What is a Biomarker?

What is a Biomarker?

The term “biomarker”, a portmanteau of “biological marker”, refers to a broad subcategory of medical signs – that is, objective indications of medical state observed from outside the patient – which can be measured accurately and reproducibly.

Medical signs stand in contrast to medical symptoms, which are limited to those indications of health or illness perceived by patients themselves. There are several more precise definitions of biomarkers in the literature, and they fortunately overlap considerably.

In 1998, the National Institutes of Health Biomarkers Definitions Working Group defined a biomarker as “a characteristic that is objectively measured and evaluated as an indicator of normal biological processes, pathogenic processes, or pharmacologic responses to a therapeutic intervention.”

A joint venture on chemical safety, the International Programme on Chemical Safety, led by the World Health Organization (WHO) and in coordination with the United Nations and the International Labor Organization, has defined a biomarker as “any substance, structure, or process that can be measured in the body or its products and influence or predict the incidence of outcome or disease”.

An even broader definition takes into account not just incidence and outcome of disease, but also the effects of treatments, interventions, and even unintended environmental exposure, such as to chemicals or nutrients. In their report on the validity of biomarkers in environment risk assessment, the WHO has stated that a true definition of biomarkers includes “almost any measurement reflecting an interaction between a biological system and a potential hazard, which may be chemical, physical, or biological.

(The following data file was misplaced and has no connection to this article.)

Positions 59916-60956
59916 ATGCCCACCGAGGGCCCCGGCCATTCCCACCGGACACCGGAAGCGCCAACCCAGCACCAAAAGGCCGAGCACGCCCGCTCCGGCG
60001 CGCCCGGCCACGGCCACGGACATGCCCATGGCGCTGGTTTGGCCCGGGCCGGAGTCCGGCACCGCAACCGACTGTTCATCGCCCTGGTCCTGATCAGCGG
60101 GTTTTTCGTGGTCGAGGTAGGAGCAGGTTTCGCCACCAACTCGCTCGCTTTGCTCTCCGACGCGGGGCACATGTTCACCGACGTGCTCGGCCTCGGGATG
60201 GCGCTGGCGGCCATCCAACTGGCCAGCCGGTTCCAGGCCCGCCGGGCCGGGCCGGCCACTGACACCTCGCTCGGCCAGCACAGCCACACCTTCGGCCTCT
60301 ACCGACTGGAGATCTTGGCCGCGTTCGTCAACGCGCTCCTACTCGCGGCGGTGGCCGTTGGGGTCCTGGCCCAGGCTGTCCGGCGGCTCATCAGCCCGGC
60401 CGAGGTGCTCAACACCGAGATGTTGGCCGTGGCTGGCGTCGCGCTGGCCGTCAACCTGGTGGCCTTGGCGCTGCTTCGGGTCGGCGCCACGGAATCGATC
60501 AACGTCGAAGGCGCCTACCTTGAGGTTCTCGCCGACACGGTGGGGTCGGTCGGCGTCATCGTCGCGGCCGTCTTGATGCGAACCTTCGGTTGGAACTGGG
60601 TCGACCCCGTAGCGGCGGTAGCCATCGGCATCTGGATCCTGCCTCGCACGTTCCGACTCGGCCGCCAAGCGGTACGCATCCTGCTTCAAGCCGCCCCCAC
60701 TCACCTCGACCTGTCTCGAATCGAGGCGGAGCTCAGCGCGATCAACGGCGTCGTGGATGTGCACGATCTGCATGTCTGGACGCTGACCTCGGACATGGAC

The measured response may be functional and physiological, biochemical at the cellular level, or a molecular interaction”. Examples of biomarkers include everything from pulse and blood pressure through basic chemistries to more complex laboratory tests of blood and other tissues. Medical signs have a long history of use in clinical practice—as old as medical practice itself—and biomarkers are merely the most objective, quantifiable medical signs modern laboratory science allows us to measure reproducibly. The use of biomarkers, and in particular laboratory-measured biomarkers, in clinical research is somewhat newer, and the best approaches to this practice are still being developed and refined. The key issue at hand is determining the relationship between any given measurable biomarker and relevant clinical endpoints.


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